A Different Prescription: Seeking Progress in Women’s Cancers
Monday, March 9, 2015
HEALTH AND LIFESTYLE advances in understanding the biological processes that drive women’s cancers are opening the door to new treatment approaches, including immunotherapies and vaccine-based treatments.
These are exciting days in cancer research. We are learning more about the biological processes that drive cancer and how to get them under control.
Learning to thrive
In women’s cancers, we are applying what we learn to treatment so that more women diagnosed with cancer will not just survive, but go on to live full, healthy lives. Our goal is to make those cases the rule, rather than the exception.
The battle against gynecological and other women’s cancer is proceeding on several fronts:
Research in my laboratory led to the discovery of the PI3K pathway, a biological “circuit” involved in cell growth and transformation. Alterations in this pathway can cause out-of-control growth—cancer, especially in endometrial, ovarian and breast cancers. With the support of leading organizations, new drugs are entering clinical trials at a faster pace than ever. Promising new drug combinations are now being tested in ovarian cancer, including combinations of drugs from different pharmaceutical companies, bringing commercial competitors into collaboration. In early trials of one new combination, several ovarian cancer patients had tumor shrinkage and many had stable disease for more than six months.
Most cervical cancer is caused by the human papilloma virus (HPV), which can be prevented by vaccines. Vaccines can also be used to enable T cells in the body to attack cancer cells in a new approach to cancer treatment. Researchers are working to develop this method of vaccine-based treatment for HPV-related cancers.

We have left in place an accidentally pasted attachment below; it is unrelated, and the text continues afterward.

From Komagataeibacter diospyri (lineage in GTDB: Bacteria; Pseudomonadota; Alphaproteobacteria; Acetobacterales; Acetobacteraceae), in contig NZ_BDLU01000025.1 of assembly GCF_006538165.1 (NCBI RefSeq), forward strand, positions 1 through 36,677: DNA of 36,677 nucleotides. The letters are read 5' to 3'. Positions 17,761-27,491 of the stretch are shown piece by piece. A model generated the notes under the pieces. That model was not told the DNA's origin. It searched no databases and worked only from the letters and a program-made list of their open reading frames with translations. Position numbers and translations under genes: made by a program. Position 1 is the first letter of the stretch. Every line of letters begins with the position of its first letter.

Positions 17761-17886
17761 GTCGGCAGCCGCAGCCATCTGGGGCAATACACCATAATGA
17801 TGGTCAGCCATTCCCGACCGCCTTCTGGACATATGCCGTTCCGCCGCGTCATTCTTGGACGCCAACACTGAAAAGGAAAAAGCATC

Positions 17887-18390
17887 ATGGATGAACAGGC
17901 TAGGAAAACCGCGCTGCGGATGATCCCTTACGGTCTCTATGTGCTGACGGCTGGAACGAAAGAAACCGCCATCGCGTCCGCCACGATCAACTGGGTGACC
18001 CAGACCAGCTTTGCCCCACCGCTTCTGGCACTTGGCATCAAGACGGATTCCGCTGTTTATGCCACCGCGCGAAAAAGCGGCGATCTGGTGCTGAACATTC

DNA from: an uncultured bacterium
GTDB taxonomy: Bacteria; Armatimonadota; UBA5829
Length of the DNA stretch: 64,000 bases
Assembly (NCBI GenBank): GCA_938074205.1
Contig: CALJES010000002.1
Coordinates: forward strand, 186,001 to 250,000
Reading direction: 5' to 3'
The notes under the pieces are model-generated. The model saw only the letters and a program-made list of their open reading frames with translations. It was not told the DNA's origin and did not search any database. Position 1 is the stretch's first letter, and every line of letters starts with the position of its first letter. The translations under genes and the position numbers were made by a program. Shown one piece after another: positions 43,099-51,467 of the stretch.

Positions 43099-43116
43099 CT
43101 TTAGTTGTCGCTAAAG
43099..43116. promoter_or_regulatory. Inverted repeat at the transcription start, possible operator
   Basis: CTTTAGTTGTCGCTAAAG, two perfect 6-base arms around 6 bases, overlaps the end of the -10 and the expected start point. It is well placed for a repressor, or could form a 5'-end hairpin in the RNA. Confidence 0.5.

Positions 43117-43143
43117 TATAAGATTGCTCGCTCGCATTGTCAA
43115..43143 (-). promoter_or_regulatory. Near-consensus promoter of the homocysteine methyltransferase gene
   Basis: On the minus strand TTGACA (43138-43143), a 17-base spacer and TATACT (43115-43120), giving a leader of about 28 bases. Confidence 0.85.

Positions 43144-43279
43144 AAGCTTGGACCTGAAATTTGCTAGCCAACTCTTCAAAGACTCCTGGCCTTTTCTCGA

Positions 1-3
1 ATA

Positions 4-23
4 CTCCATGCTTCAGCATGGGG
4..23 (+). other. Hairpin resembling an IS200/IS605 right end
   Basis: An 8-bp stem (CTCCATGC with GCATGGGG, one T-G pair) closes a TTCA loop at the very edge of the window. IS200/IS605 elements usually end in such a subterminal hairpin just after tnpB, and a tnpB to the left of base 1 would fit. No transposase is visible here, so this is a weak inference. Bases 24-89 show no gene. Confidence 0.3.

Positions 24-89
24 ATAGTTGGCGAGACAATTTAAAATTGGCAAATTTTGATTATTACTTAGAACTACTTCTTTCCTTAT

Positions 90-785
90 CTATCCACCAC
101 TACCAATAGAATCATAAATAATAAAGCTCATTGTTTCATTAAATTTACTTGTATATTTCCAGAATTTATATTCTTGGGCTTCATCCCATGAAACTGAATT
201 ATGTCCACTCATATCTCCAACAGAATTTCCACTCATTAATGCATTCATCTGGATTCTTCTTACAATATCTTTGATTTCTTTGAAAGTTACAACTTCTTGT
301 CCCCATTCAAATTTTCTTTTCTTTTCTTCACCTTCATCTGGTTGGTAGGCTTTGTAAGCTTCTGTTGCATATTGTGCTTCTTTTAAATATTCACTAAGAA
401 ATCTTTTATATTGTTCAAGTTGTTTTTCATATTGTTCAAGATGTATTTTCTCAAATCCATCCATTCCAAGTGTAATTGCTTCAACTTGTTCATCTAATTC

One of the hottest fields in cancer research and treatment is immunotherapy, which harnesses the body’s own immune system to fight cancer cells. The SU2C-Cancer Research Institute Immunology Dream Team has launched six new clinical trials in the past nine months alone, with new trials in ovarian cancer planned. Hopefully this will shed new light on how the immunology approach can tackle women’s cancers.
These initiatives are very promising, and there is much more to do in women’s cancers.
Progress is urgently needed. Too many women are dying of these diseases. For now, prevention and early detection is the best course. HPV infection can be prevented by condom use, vaccination, and screening.
Vaccination against HPV is recommended for all girls and boys age 11-12. All women should have routine Pap test screens and should see their gynecologists regularly.
This guest feature by Lewis Cantley first appeared in Media Planet.